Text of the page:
I just received the newest release (February 17, 2015), Way Down South, from Igor Prado Band and Delta Groove All Stars and it's smokin! Opening with Ike Turner's, Matchbox, Sugaray Rayford leads the way on vocal and Prado really romps the guitar. A heavy slung blues, Prado throws stiff riffs and wild trem work making this a terrific opener! John Hunter's, Ride With Me Baby has an easy rock beat with deep blues roots. Kim Wilson has the lead on vocal and Prado shows his fleet fingered guitar work. Yuri Prado on drums and Rodrigo Mantovani on bass keep it tight. Muddy Water's She's Got It, featuring Mud Morganfield on lead vocal sounds like it's right out of 60's Chicago with Ivan Marcio on harp and Donny Nichilo doing a great Otis Spann. Morganfield, Marcio, Nichilo and Prado really do capture Muddy's band sound with a lot of authenticity. Very cool! Lowell Fulsom's Baby Won't You Jump With Me features Ari Borger on piano and Lynwood Slim on vocal with cool jazzy guitar work from Prado and Junior Watson and tight sax work from Denilson Martins. James Lane's, What Have I Done, has a smooth groove led by Mitch Kashmar on vocal and harp. Kashmar really takes a nice romp on his solo as does Ari Borger on piano and Prado shows again that he's got great guitar chops. Jr. Walker and the Allstars' Shake & Fingerpop keep all of the R&B groove of the original with super stinging guitar riffs and lead vocals from Prado, a super bass run by Mantovani. Raphael Wressnig does a super job on B3. On Elmore James' Talk To Me Baby, Rod Piazza takes the mic for lead vocal and harp. Honey Piazza joins in on piano with Prado on lead guitar super charging this track. Excellent! Jerry West's If You Ever Need Me, keeps the original feel of the 60's R&B lead by Kim Wilson on vocal and harp. Very Nice! Joe Tex's You Got What It Takes has a nice twist on the original with Prado and JJ Jackson sharing the vocal lead. Keeping the guitar work tame on this number, Prado's finesse on the fretboard isn't hindered with quiet but cool riffs. Sugaray Rayford's Big Mama Blues has the girth of a Muddy Waters track with Prado and Monster Mike Welch doing the guitar Muddy style. Rayford leading the vocal charge and Borger tickling the keys, this track is right off the Chicago stage. Sweet! Paul Gayten's R&B swing tune You Better Believe It, led by Lynwood Slim on vocal and chased by Borger on piano and Martins on sax make this one really hot number. Prado jumps up and stiff arms the crowd with a flaming guitar solo keeping with the pace of the release. On Jerry West's, Rooster Blues, Wallace Coleman takes the vocal and harp lead and gets right into the Chicago groove. Yuri Prado (drums) keeps this track on a tight leash and Borger lays down a great piano solo. Prado really lets it out on this track proving once again that he can hold his own with just about anyone on the blues circuit. Excellent! Wrapping the release is Omar Coleman's Trying To Do Right with Coleman on vocal and harp. Prado takes the acoustic guitar and shows how powerful the simple instrument can be in the right hands. This is a powerful acoustic track and a great conclusion to a terrific release!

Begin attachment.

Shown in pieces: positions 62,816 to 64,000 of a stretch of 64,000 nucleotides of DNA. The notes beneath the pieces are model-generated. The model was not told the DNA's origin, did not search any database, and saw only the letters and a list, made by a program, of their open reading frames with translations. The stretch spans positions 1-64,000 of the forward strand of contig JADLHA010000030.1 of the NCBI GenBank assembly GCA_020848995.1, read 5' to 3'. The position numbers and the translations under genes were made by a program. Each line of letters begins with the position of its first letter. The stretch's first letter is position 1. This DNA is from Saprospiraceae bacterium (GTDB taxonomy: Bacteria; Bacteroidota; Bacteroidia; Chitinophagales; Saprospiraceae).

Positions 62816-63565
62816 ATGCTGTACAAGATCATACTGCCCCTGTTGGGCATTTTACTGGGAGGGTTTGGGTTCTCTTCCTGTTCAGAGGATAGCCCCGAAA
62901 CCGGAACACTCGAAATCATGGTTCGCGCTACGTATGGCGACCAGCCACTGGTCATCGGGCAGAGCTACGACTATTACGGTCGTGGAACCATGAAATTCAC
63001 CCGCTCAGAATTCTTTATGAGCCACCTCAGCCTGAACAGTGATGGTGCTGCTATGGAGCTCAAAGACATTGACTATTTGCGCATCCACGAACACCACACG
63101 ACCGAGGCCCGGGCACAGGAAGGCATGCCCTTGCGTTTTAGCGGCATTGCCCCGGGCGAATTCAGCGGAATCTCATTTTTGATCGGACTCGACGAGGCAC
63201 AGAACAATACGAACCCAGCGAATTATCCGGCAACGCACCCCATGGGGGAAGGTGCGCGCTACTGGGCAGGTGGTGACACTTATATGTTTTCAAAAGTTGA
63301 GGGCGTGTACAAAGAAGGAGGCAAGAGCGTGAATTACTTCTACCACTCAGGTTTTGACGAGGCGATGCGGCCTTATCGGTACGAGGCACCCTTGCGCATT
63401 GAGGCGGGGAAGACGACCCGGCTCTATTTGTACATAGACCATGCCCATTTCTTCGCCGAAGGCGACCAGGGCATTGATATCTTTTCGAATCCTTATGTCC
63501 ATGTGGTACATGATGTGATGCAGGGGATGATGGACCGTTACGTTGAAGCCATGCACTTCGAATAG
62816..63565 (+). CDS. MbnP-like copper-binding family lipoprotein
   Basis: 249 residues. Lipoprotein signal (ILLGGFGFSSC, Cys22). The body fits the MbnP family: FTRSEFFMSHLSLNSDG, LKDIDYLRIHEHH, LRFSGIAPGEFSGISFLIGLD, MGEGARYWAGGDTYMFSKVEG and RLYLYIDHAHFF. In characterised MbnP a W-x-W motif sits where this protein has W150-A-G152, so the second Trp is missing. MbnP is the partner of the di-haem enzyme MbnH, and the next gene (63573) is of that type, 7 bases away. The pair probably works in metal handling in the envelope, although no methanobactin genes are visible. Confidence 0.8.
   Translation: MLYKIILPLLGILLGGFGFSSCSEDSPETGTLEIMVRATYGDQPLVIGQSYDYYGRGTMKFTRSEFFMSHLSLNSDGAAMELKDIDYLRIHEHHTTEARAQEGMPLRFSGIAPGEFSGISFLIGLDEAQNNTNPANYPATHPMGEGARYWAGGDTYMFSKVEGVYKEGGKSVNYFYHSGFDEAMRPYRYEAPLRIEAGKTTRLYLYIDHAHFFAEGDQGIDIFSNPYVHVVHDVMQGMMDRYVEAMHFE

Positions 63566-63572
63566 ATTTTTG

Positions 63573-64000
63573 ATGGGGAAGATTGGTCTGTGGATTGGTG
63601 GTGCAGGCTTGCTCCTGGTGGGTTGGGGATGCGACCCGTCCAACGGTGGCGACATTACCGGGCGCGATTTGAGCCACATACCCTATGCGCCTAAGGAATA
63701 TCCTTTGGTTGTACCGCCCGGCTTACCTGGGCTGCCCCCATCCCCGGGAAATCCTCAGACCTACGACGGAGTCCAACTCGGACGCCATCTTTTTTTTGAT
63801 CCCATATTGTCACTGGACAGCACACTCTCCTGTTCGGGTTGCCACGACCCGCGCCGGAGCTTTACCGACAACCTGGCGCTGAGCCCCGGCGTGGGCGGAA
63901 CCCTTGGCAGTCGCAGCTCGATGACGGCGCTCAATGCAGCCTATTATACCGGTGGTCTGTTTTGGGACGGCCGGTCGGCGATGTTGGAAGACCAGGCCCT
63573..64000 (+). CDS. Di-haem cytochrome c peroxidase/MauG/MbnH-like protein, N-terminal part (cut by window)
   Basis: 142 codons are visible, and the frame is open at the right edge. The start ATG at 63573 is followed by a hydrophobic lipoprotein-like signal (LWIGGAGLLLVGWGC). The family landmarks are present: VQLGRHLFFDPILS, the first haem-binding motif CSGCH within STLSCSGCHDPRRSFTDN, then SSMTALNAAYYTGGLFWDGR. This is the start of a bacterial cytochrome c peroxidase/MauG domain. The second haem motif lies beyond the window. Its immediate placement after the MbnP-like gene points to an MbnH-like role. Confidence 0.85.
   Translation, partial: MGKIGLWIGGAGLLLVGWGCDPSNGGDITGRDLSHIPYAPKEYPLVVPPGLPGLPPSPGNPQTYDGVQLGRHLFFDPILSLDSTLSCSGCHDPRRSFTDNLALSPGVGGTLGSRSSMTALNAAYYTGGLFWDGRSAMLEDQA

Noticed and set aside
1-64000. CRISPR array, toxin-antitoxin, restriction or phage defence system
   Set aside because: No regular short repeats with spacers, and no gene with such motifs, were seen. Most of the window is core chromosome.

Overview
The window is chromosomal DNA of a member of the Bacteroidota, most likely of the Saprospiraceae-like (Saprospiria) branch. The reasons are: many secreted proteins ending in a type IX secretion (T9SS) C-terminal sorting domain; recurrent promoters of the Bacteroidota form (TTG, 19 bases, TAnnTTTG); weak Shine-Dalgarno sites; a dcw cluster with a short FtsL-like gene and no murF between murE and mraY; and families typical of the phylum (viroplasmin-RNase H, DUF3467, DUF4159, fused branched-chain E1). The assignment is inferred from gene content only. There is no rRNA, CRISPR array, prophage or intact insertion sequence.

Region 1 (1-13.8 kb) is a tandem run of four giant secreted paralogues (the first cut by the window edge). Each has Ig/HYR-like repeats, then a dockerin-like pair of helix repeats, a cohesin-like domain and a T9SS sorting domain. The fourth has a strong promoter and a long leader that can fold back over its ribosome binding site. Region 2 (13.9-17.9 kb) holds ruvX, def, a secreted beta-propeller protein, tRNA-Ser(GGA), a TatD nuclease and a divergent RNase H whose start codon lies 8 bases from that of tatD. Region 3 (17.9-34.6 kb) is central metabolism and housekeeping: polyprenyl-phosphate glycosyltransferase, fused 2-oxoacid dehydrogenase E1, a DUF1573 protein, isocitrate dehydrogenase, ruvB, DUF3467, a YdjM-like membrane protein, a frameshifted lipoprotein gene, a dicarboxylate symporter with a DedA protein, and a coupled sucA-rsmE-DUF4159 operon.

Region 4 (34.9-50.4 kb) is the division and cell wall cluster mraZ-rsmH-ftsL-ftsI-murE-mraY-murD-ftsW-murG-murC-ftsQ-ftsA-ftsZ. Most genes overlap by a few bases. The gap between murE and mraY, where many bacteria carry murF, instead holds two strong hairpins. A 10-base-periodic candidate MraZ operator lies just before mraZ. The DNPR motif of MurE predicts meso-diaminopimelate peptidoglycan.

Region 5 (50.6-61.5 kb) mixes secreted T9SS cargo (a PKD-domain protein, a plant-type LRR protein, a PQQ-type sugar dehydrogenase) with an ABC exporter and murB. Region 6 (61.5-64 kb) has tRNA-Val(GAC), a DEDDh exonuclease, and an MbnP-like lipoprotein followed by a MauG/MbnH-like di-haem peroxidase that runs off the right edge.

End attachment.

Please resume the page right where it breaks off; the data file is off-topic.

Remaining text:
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Monday, July 4, 2011

Goin Down Slow - Mitch Kashmar and the Pontiax

The musical styles of The Pontiax drew on a wide range of influences including Chicago Blues, New Orleans R&B, West Coast Jump Blues and Swing, Boogie Woogie, Louisiana Swamp Rock, Texas Blues and straight forward Jazz. The Pontiax also became very popular within the music community being called into action on stage as back up band with many legendary blues musicians such as Albert Collins, Charlie Musselwhite, Luther Tucker, Pinetop Perkins, William Clarke, Kim Wilson, Roy Gaines and many of the aforementioned artists.

Mitch’s blues harp playing is second to none for creativity, drive and excitement. And he’s also just as witty and imaginative in the role of songwriter. Moving on to a solo career recording “Crazy Mixed-Up World” in ‘99, Kashmar started making a name for himself and touring with his own band but it wasn’t until his 2005 effort “Nickels & Dimes”, featuring guitar great Junior Watson on Delta Groove Music’s label, that his stock really began to rise. Kashmar was recognized two consecutive years in a row by the Blues Music Awards with nominations in 2006 as Best New Artist Debut and followed in 2007 as Best Instrumentalist - Harmonica.